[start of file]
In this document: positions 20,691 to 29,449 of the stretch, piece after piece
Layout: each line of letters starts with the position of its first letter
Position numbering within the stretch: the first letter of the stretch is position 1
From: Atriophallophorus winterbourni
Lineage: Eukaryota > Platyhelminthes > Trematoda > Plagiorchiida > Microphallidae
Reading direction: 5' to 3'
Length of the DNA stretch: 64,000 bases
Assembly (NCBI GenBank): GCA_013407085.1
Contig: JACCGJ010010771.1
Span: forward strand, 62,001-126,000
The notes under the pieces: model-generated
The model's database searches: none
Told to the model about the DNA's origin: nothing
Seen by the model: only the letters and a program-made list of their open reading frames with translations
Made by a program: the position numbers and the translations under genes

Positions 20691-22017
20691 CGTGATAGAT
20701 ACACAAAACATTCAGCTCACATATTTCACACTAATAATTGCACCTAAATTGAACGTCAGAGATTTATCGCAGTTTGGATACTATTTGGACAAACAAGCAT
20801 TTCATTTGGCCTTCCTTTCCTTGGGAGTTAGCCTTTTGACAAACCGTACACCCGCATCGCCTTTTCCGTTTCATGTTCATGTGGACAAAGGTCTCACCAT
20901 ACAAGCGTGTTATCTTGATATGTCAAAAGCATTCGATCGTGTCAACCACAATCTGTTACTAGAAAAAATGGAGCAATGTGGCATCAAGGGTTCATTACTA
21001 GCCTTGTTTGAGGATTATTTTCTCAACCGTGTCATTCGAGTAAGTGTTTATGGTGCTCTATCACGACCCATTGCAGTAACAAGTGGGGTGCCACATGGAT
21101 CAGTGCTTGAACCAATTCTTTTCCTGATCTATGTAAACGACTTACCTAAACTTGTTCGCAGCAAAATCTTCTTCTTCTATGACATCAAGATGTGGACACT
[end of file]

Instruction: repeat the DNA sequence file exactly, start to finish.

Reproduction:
In this document: positions 20,691 to 29,449 of the stretch, piece after piece
Layout: each line of letters starts with the position of its first letter
Position numbering within the stretch: the first letter of the stretch is position 1
From: Atriophallophorus winterbourni
Lineage: Eukaryota > Platyhelminthes > Trematoda > Plagiorchiida > Microphallidae
Reading direction: 5' to 3'
Length of the DNA stretch: 64,000 bases
Assembly (NCBI GenBank): GCA_013407085.1
Contig: JACCGJ010010771.1
Span: forward strand, 62,001-126,000
The notes under the pieces: model-generated
The model's database searches: none
Told to the model about the DNA's origin: nothing
Seen by the model: only the letters and a program-made list of their open reading frames with translations
Made by a program: the position numbers and the translations under genes

Positions 20691-22017
20691 CGTGATAGAT
20701 ACACAAAACATTCAGCTCACATATTTCACACTAATAATTGCACCTAAATTGAACGTCAGAGATTTATCGCAGTTTGGATACTATTTGGACAAACAAGCAT
20801 TTCATTTGGCCTTCCTTTCCTTGGGAGTTAGCCTTTTGACAAACCGTACACCCGCATCGCCTTTTCCGTTTCATGTTCATGTGGACAAAGGTCTCACCAT
20901 ACAAGCGTGTTATCTTGATATGTCAAAAGCATTCGATCGTGTCAACCACAATCTGTTACTAGAAAAAATGGAGCAATGTGGCATCAAGGGTTCATTACTA
21001 GCCTTGTTTGAGGATTATTTTCTCAACCGTGTCATTCGAGTAAGTGTTTATGGTGCTCTATCACGACCCATTGCAGTAACAAGTGGGGTGCCACATGGAT
21101 CAGTGCTTGAACCAATTCTTTTCCTGATCTATGTAAACGACTTACCTAAACTTGTTCGCAGCAAAATCTTCTTCTTCTATGACATCAAGATGTGGACACT